A Tip for Shooting with A Pop-Up Flash on Your Camera

0Comments

Jared Polin from FroKnowsPhoto put together this great video that shows how an image can be enhanced by resisting the temptation to shoot with a pop-up flash in auto mode.

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Darren Rowse is the editor and founder of Digital Photography School and SnapnDeals. He lives in Melbourne Australia and is also the editor of the ProBlogger Blog Tips. Follow him on Instagram, on Twitter at @digitalPS or on Google+.

  • The pop-up flash is actually great little tool, when used correctly. I’m a wedding photographer, but I use the flash often for personal use and family trips. Open your manual and find the “flash compensation button.” For fill-flash use, I’ll turn the compensations down to -1.0, or even further. For outside, backlit scenes, I’ll turn it up to +2 or +3. It gives me perfect exposures every time.

  • Rob

    Good article Jared.

    I’ve been doing this for years. Manually kick up the flash and set the camera to manual.

    Nice to see it being recommended.

  • Rob

    Good article Jared.

    I’ve been doing this for years. Manually kick up the flash and set the camera to manual.

    Nice to see it being recommended.

  • Cool. Well done Fro!

  • Thanks! This video was really helpful to me. I’ve been learning more about shooting in manual and I think I’m getting closer to leaving the priority modes behind! 🙂

  • I recently had to resort to popup flash when I was taking photos of a traditional Malay engagement ceremony… I used manual settings for all the shots.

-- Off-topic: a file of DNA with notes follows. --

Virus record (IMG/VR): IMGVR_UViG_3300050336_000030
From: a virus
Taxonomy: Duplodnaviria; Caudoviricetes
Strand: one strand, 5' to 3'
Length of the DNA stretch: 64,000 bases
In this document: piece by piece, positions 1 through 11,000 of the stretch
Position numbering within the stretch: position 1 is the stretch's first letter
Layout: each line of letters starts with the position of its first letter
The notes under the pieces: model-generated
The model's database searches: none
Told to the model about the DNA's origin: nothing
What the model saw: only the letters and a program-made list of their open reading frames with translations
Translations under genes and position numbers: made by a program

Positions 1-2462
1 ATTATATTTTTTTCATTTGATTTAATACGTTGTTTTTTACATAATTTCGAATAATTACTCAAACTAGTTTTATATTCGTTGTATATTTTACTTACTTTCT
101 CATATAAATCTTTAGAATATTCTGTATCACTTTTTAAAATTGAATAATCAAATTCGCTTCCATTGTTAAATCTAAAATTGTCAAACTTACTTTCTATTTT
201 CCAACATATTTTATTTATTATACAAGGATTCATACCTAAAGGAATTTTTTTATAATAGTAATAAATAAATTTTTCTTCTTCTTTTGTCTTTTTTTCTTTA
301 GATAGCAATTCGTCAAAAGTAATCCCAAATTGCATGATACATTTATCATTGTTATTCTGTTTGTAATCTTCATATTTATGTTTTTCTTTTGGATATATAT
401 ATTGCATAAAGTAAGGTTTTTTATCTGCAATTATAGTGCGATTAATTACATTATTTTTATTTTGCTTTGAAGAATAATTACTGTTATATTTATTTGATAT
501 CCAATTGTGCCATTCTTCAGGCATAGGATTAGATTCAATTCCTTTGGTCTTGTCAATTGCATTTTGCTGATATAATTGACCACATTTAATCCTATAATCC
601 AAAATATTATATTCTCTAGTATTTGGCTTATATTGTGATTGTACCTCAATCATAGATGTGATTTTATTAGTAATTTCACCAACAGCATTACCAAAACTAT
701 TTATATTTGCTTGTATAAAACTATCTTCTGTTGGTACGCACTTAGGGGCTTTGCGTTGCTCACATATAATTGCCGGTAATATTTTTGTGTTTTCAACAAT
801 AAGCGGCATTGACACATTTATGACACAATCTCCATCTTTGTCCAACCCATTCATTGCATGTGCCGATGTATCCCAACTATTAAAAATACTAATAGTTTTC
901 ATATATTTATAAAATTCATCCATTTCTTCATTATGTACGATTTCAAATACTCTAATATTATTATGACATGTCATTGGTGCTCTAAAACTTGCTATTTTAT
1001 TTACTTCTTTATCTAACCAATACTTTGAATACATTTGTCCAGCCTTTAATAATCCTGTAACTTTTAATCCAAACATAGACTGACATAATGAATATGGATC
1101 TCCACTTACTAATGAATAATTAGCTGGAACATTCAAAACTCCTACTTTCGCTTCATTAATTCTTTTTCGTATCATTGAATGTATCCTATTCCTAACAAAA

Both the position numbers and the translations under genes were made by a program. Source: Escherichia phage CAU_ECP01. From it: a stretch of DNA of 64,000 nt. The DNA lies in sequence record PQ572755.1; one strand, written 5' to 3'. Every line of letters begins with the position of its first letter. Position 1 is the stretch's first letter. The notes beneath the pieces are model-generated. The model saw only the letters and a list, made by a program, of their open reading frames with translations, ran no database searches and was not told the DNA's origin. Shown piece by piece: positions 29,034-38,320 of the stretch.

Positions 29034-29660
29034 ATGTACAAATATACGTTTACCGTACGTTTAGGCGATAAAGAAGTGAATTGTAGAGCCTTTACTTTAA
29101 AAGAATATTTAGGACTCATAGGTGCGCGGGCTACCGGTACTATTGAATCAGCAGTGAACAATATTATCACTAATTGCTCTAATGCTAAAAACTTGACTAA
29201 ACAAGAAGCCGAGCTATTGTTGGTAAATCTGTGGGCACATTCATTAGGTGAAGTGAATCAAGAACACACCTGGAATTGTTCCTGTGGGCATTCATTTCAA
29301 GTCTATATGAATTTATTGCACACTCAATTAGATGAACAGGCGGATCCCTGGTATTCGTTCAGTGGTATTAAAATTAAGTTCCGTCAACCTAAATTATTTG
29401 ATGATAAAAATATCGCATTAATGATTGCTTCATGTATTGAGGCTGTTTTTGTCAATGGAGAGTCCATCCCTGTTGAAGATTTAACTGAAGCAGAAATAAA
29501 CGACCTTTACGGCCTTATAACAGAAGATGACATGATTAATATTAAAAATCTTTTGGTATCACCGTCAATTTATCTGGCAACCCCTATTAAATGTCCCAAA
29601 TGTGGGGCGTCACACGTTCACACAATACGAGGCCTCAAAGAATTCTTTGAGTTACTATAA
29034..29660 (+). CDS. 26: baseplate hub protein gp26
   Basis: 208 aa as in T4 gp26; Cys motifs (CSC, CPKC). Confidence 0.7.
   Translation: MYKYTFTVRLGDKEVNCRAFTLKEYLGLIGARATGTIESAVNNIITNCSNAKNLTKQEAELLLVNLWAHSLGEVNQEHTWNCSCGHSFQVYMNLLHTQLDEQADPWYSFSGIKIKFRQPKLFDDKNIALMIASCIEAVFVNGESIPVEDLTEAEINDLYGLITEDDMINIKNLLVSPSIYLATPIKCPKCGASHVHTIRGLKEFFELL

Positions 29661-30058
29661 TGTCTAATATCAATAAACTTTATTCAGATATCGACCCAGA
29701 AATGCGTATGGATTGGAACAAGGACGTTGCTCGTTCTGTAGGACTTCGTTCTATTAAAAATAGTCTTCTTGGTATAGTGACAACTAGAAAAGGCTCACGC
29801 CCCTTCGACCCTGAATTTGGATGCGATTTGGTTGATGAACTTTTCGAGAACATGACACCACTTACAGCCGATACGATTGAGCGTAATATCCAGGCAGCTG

you can see some of the photos I shot using manual and the popup flash here:
    http://ihsankhairir.blogspot.com/2010/06/shooting-with-popup-and-torn-piece-of.html

    I also used a torn piece of white paper to diffuse the harsh light.

  • As any piece of equipment, it can be useful if you know how to use it. 🙂

    BTW, that t-shirt is great!

  • As any piece of equipment, it can be useful if you know how to use it. 🙂

    BTW, that t-shirt is great!

  • DEE&CHRISMOM

    I love your video this will help me out because I do not shoot in the basic modes anymore..thanks again Oh love the Tshirt by the way too cool 🙂

  • nice little write up/video

  • Martin

    The guy with the fro is probably the best presenter I’ve seen on any home-made video. Five and a half minutes of uninterrupted talking, loud, clear, concise, confident, he barely even hesitated once, and I understood exactly the lesson he was putting across. What a star.

  • Martin

    The guy with the fro is probably the best presenter I’ve seen on any home-made video. Five and a half minutes of uninterrupted talking, loud, clear, concise, confident, he barely even hesitated once, and I understood exactly the lesson he was putting across. What a star.

  • Martin

    The guy with the fro is probably the best presenter I’ve seen on any home-made video. Five and a half minutes of uninterrupted talking, loud, clear, concise, confident, he barely even hesitated once, and I understood exactly the lesson he was putting across. What a star.

  • Martin

    The guy with the fro is probably the best presenter I’ve seen on any home-made video. Five and a half minutes of uninterrupted talking, loud, clear, concise, confident, he barely even hesitated once, and I understood exactly the lesson he was putting across. What a star.

  • Dawn

    Ok.. don’t like the fro, but really like his videO! That was VERY helpful and he does a nice job or presenting. Thanks for posting. I’ll ignore the fro and check out froknowsphoto !

  • Dawn,

    It’s ALL ABOUT the fro, babe!

    C’mon!!

  • aPod

    First off, that is not a fro. It’s scaryhair.